Experts

The Two Sides of a Booming Market

Live-event staging customer demographics are changing. 2/11/2015 10:58 AM Eastern
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Staying at the top of your game in today's staging marketplace requires you to create the kind of sophisticated and equipment-rich team of experts in your company that can ensure success at the high end, and also be ready to set aside preconceived notions of what a constitutes an event experience and be ready to provide new tools for the younger more engaging audience that increasingly make up the end-user profile.

The economics of the live event staging market have probably never been better. Before you start grousing about margins on gear or on shows, remember, a growing market cures many ills. Yes, margins are not what they used to be. But what is? Price transparency is everywhere– in every industry, so the good ole days of fat margins will never return.
The fact remains, 2014 was a great year for the industry, and 2015 will be even better. We stand in this industry at the confluence of two major trends– increasing sophistication and specialization of top staging companies, and a broadening out of event “technology” to include apps and other tools that come from other sectors. And there is no better way to illustrate the two trends, than by looking at the two different market approaches of our two Rental & Staging columnists: Les Goldberg and Midori Connolly. They could not be more different. Les is well-known as being at the pinnacle of big-stage, big production staging. Think Super Bowl halftime shows. Huge screens. Big LED walls. Big gun projectors. Midori works the other end of the scale– the new arena where it’s more about interactive audience participation, apps that link smartphones to what’s going on on stage, games, and social media applications that bring the younger corporate event attendees into the event.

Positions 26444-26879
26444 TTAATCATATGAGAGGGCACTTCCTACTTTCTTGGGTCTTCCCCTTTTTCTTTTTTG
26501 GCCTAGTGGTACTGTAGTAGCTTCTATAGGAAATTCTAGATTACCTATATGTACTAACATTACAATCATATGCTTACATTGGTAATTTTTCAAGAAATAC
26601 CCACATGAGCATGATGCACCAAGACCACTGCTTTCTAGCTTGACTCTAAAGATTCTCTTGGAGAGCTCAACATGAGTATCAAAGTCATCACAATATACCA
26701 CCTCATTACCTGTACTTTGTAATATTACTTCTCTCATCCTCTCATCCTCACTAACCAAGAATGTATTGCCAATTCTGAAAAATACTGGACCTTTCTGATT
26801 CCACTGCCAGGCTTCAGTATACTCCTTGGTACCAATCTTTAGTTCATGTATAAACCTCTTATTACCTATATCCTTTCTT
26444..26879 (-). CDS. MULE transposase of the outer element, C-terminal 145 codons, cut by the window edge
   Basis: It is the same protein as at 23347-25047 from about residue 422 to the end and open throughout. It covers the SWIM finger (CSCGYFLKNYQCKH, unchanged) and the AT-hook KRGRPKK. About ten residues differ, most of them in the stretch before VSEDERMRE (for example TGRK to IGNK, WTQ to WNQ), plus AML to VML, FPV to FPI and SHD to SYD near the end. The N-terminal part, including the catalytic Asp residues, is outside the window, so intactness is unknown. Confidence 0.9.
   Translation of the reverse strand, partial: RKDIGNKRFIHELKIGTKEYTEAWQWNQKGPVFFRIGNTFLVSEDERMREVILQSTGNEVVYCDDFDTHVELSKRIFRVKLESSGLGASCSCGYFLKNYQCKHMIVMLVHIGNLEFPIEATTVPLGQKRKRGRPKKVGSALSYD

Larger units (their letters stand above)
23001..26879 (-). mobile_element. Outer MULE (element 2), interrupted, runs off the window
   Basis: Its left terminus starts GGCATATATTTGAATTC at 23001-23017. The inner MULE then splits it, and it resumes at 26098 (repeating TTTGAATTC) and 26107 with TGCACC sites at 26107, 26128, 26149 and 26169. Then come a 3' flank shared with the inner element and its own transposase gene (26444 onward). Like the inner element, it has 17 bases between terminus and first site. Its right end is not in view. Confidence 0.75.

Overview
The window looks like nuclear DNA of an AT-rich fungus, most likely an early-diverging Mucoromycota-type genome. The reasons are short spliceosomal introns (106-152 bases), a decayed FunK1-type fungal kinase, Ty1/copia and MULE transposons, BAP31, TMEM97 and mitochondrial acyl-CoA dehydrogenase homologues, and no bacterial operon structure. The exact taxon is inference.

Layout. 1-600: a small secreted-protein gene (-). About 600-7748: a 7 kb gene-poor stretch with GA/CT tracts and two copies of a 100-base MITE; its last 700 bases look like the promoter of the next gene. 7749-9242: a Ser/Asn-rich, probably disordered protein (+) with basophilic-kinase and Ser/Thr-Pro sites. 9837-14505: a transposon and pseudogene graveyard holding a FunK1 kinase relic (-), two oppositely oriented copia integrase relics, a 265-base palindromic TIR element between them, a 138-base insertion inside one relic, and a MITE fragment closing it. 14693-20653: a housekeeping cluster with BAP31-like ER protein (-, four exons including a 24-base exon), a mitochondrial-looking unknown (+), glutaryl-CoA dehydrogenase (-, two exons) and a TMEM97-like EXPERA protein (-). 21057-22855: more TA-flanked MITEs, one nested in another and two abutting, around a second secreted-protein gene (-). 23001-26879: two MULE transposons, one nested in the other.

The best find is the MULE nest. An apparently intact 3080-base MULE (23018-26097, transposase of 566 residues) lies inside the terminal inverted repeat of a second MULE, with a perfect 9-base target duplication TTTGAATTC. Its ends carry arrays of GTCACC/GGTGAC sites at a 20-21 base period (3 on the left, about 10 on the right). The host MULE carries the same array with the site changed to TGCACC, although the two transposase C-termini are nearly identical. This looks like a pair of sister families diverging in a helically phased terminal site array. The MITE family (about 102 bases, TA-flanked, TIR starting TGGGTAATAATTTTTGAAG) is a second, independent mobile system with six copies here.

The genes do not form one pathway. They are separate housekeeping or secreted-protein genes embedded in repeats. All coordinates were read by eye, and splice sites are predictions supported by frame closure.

Both Les and Midori are at the top of their game, and tuned in to what’s going on in the market. Sure, we’d all love it if all shows were about huge screens, huge projection. Big budgets the likes of the Super Bowl. But we can’t ignore the trend toward using more portable, app-based technology in live events. Midori is tuned into the need to be not just a stager, but an “experience designer”. “Think less about a grandiose display,” says Midori in her looking-ahead-at-2015 column this month, “and more of a 360 degree experience.”
Wait a minute—we’re stagers, we love those “grandiose displays!” Shouldn’t we be upselling everyone to more and more grandiose AV? Sure. When the budget is there, go for it. And Midori would be the first one to encourage you to upsell those prospects. But our customer demographics are changing. In fact you have to do both: create the kind of sophisticated and equipment-rich team of experts in your company that can ensure success at the high end, and also be ready to set aside preconceived notions of what a constitutes an event experience and be ready to provide new tools for the younger more engaging audience that increasingly make up the end-user profile.

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